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Ask A Recruiter: How Do I Get a Job After a Career Change?

Welcome to our Ask a Recruiter Series, where our Creative Talent Representatives answer your burning questions related to job hunting, resume submission, portfolios, and more.

This month, meet Ellen Reda, our Director of Operations and one of our former fabulous Recruiters in Chicago. She's a pro when it comes to job hunting across verticals, finding your strengths, and landing your dream role.

Q: I recently changed careers, but I'm having trouble landing a new job. What am I doing wrong?

A: First, congratulations on changing careers. Deciding to make the switch is not easy!

When it comes to landing a job in a new industry, skills and storytelling are going to be your all-star players. The path from your current career to the career field you’re trying to enter might make sense to you, but it probably isn't crystal clear to potential employers, so it's your job to help them make the connections. 

It’s less important to explain why you are changing careers and more important to explain how your existing skill set relates to this new industry. People need to demonstrate three things to potential employers through their cover letter, resume, and job interviews: 

  1. Your passion for your new career path
  2. Proof you’ve done due diligence in understanding this new career
  3. How your transferable skills — plus any new skills you have developed or are working on — relate to this new job.
I've found success (and seen other people have success) covering these topics in my cover letter, in my resume summary, and again during interviews...yes, tell your story in all three of those places. Hiring Managers often struggle with understanding how past skills relate to a new career so it’s important for you to help them understand.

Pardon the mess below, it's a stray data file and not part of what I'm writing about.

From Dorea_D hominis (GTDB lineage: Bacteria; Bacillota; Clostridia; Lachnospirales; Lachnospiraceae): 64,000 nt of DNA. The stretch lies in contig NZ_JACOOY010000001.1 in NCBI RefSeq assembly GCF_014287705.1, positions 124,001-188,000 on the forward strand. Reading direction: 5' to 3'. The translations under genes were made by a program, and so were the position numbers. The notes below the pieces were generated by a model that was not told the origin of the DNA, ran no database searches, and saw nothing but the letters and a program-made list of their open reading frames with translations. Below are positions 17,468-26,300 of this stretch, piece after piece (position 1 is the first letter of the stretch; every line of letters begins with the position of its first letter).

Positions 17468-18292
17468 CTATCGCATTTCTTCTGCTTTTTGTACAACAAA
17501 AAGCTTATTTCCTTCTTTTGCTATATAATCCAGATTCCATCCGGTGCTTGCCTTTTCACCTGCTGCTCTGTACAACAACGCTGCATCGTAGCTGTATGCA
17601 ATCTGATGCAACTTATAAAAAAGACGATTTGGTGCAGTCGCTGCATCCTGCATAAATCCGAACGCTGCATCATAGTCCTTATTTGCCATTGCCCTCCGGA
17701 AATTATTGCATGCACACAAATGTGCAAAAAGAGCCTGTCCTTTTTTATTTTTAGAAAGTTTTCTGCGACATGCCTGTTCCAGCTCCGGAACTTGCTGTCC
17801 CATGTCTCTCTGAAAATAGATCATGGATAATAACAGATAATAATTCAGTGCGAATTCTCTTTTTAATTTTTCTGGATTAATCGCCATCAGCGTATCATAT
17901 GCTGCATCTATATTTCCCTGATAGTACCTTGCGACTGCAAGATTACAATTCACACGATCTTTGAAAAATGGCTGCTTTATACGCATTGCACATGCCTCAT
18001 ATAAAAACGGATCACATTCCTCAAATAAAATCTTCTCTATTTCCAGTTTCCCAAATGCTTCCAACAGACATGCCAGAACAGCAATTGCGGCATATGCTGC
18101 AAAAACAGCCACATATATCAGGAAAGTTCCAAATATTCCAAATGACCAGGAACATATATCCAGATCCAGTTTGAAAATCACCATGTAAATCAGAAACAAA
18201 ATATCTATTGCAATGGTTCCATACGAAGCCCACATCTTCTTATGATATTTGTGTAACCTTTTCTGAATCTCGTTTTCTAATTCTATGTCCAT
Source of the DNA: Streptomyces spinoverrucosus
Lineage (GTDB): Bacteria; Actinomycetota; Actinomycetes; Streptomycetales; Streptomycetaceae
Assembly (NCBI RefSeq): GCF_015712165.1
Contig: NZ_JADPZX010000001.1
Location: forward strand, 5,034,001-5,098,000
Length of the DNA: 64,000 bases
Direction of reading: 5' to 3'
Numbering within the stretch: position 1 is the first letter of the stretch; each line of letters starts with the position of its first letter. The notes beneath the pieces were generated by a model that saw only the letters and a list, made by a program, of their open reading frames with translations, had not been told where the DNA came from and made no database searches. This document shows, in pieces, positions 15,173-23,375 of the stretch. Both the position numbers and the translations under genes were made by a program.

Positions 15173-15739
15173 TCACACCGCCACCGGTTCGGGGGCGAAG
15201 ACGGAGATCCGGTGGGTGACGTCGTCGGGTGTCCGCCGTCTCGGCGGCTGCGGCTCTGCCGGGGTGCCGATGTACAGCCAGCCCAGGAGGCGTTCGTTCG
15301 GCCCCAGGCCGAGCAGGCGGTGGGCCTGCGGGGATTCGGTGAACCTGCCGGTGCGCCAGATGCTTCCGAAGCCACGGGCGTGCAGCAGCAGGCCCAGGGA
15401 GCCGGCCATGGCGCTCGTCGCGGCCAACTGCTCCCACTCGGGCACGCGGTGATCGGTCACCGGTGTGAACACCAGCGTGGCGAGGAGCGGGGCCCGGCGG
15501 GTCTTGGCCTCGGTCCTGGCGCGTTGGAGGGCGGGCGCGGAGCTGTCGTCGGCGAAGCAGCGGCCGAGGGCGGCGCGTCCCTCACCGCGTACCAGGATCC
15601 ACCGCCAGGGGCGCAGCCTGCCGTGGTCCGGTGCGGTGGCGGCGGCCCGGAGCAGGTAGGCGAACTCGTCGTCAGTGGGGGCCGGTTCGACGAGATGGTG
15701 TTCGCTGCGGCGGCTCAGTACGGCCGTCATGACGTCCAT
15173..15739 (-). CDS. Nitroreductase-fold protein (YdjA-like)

Some other tips for getting your foot in the door: Reassess your job level. Aim for a job that is where you want to be in your new field but at a slightly junior level. Being willing to start at a slightly lower level can make up for some of your deficit in job-specific experience. That doesn't mean starting all the way from the bottom though, depending on how different your new career is from your previous career — the more you’re able to make the case for those transferable skills, the more the conversation will shift from what you lack, experience-wise, to the value you bring to an organization. But if your new career is drastically different from what you were doing before, you might find yourself starting from square one. And that's okay. Even if you start at the bottom, I’ve found that career changers move up quickly because they already understand the basics of work and they have a passion for their new field that sets them apart from other candidates.

Last tip? Embrace your network. As Skillcrush says, "Landing a job through connections isn’t an exact science, but it can provide an easier path to opportunities in the right circumstances." 

You've got this.

ellenBy day, Ellen Reda is the Director of Operations at Artisan. She has a Masters in Organizational Psychology (i.e., how companies and people in companies think) and 10+ years of experience in digital strategy and marketing prior to transitioning to her current career. By night, she offers career coaching and branding services for professionals looking to make a career transition or reach the next level on their current career path. 

Have a question you need answered? Ask Ellen questions on Twitter at @EllenMatches or email her at

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